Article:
Five Hollywood Western Classics Not to Be Missed


 Hollywood  Western Classics have always been favorites of mine. While the western is not as popular today as it once was (although, there has been a bit of renewed interest), any younger film fan who omits the western genre from their area of movie interest will have truly missed out on some great motion pictures. The western is far more than the “horse opera” as some would describe it. So, to all of you western deprived young movie-fans, here are some classic  Hollywood  westerns from the 1920s-1950s that you owe it to yourself to view.

The Wind was released in 1928 and was a silent film. Directed by Victor Sjöström, it is based on Dorothy Scarborough’s novel ‘The Wind’, and was filmed entirely in the Mohave Desert. The story is about Letty, played by silent screen legend Lillian Gish. The role of Letty proved to be one of the finest parts in her very distinguished career. Letty originates from Virginia and leaves for Texas to live with her cousin and his family. The punishing winds and sand of West Texas only seem to punctuate her unwelcome reception. What follows is a tragic marriage, the threat of rape, murder, and madness.

Released in 1939, director John Ford’s Stagecoach became not only a classic western, but proved to provide the breakthrough role for a young actor named John Wayne. Stagecoach, filmed on location in Monument Valley, Arizona, documents the perilous journey of a group of strangers aboard a stagecoach through dangerous Apache territory. A classic western with a combination of strong characterizations, drama, action, and humor, Stagecoach is considered to be one of the most influential films of all time.

In 1948, the film adaptation of B. Traven’s novel ‘The Treasure of the Sierra Madre’ made its debut. Directed by John Huston, this western movie has often been referred to as “movie-making at its best”. It tells the story of two down and out Americans (Humphrey Bogart, and Tim Holt) in 1920s Mexico who meet and join up with an old gold prospector (Walter Huston) on an ill-fated treasure hunt to the Sierra Madre Mountains. Their friendship turns out to be short-lived as the greed for gold corrupts the mind of Bogart’s character Dobbs eventually turning each man against the other. A great depiction of greed and irony.

1952’s High Noon is considered by many to be the greatest classic western ever filmed. This is not your typical western. Having little in the way of violence, High Noon is both exciting and suspenseful. This film portrays emotional and moral soul-searching, centering around one mans courage in the face of extreme danger. Telling the story of newly married and retired Town Marshall Will Kane (Gary Cooper), the story revolves around death threats made by outlaw Frank Miller after being arrested and sent to prison by Marshall Kane. With Miller’s gang having showed up in town and Miller due on the noon train, Kane must now decide whether to stay and fight, or leave town with his new bride (Grace Kelly) before Miller arrives for the fateful showdown. A true adult western classic with a great theme song (Do Not Forsake Me, Oh My Darlin’) sung by Tex Ritter.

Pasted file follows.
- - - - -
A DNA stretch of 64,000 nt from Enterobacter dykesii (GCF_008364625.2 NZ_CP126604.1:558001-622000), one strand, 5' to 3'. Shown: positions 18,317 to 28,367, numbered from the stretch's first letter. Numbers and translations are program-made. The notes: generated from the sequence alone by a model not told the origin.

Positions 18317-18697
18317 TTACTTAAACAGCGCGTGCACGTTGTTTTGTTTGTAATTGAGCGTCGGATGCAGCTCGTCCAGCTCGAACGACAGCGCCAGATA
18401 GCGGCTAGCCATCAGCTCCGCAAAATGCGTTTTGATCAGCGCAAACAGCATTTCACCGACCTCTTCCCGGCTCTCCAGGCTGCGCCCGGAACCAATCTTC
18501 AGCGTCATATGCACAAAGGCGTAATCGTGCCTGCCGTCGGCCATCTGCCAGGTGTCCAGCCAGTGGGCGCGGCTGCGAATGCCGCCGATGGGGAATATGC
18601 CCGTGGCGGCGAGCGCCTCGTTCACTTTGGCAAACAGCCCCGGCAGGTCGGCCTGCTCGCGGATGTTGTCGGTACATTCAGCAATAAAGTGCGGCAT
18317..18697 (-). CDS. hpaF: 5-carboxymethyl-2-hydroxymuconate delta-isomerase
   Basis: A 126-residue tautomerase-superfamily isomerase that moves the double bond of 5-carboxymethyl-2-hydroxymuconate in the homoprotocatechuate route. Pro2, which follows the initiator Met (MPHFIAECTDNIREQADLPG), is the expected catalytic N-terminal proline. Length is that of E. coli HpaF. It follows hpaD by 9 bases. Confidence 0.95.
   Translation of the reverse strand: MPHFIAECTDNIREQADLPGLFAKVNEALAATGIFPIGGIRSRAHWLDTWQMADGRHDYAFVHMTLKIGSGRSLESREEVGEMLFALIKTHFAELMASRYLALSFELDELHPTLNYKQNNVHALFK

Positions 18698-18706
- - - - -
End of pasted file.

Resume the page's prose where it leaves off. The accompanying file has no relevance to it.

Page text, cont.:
John Ford has directed a number of great westerns, but none is more worthy of recognition than his 1956 film The Searchers. Based on Alan Le May’s novel ‘The Seachers,’ which was itself based on a real-life incident, this films popularity has risen over time to the point where it is considered to be one of the best westerns ever made. It is the story of aging and bitter Civil War veteran Ethan Edwards (John Wayne). A Comanche raid has murdered his brother and sister-in-law, his nephew, and abducted his two nieces Lucy, and Debbie. It is this tragic act that serves as the beginning of a search that will go on for five years. Before long, Ethan finds the murdered body of his niece Lucy. Along with his brothers adopted half-breed son Martin (Jeffrey Hunter) the search continues for the remaining niece. Ethan’s hate for the Comanche and what they have done is matched by the hate Comanche Chief Scar feels for all whites. After finding out that during her years spent with the Comanche, his niece Debbie has been raised as an Indian and married Chief Scar, Ethan now decides rather than rescue her he must kill her.

Regardless of a persons age, these top  Hollywood  Western Classics should not be missed by anyone who loves movies and movie history.

Source by Carl DiNello

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